On Aug 15, 2007, at 20:52, ying lcs wrote:
> On 8/15/07, Ryan Schmidt wrote:
>> On Aug 15, 2007, at 18:42, ying lcs wrote:
>>> When I check in files to subversion (with executable.
>>> permission), and
>>> then check them out again, they are no long executable.
>>> Can you please tell me if/how can i check the file permission when
>>> checking in/out of subversion?
>> In general, Subversion does not preserve file permissions.
>> There is a special case for the executable bit, however. If a file is
>> executable when checked into a Subversion repository, Subversion will
>> add the svn:executable property to the file. On checkout, if a file
>> has the svn:executable property, it will set the executable bit. You
>> can also set the svn:executable property manually for files that do
>> not already have it.
> But how can take advantage of this 'executable bit' feature in
> For example, how can I verify which files under the trunk has this
> 'executable bit' set? and than do a 'chmod +x' for all the files
> which has this 'executable bit' set?
Subversion handles everything automatically. As I said, if you "svn
add" a file which has the OS executable bit set (i.e. you have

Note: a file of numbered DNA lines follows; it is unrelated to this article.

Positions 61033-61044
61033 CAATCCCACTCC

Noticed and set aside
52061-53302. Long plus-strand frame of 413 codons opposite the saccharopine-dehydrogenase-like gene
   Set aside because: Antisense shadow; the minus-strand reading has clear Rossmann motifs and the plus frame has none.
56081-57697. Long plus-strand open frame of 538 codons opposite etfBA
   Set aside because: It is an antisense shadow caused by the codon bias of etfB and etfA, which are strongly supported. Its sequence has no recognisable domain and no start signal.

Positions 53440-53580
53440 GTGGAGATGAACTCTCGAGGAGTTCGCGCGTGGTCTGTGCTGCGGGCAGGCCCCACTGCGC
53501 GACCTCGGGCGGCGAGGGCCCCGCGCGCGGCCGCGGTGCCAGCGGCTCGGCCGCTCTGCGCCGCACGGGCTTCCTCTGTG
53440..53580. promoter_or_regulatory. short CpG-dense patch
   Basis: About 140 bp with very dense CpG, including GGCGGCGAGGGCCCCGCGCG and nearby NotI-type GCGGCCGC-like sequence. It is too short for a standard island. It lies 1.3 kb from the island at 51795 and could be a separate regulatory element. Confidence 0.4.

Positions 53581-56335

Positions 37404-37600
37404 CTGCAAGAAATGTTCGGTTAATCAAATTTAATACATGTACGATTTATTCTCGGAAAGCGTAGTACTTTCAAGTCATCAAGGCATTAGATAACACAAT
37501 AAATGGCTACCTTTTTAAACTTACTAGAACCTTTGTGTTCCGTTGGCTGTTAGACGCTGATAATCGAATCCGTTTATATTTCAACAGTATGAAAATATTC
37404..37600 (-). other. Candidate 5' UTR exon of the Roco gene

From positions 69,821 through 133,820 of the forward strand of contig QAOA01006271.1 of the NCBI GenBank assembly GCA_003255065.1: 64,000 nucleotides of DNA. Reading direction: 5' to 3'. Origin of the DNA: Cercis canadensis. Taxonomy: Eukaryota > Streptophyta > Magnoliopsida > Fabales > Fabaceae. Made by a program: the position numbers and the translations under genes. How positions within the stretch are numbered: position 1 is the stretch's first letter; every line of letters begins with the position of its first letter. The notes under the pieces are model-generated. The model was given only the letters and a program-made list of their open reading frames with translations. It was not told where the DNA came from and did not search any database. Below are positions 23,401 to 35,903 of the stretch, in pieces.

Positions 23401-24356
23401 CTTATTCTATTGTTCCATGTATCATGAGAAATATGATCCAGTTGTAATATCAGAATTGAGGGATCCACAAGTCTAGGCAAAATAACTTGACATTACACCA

previously done "chmod +x <file>") then Subversion automatically adds
the svn:executable property to the file. And if you check out a new
working copy (or updating an existing one), Subversion will
automatically set the OS executable bit on the newly-checked-out
files because it sees the Subversion svn:executable property on the
If you have existing files in a working copy which do not have
svn:executable or the OS executable bit set, and you would like them
to, then "svn propset svn:executable '*' <file>" and commit it, and
Subversion will add the OS executable bit.
If there are certain file types which you would like to always have
as executable, define your auto-props in your ~/.subversion/config file.
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Received on Thu Aug 16 09:30:55 2007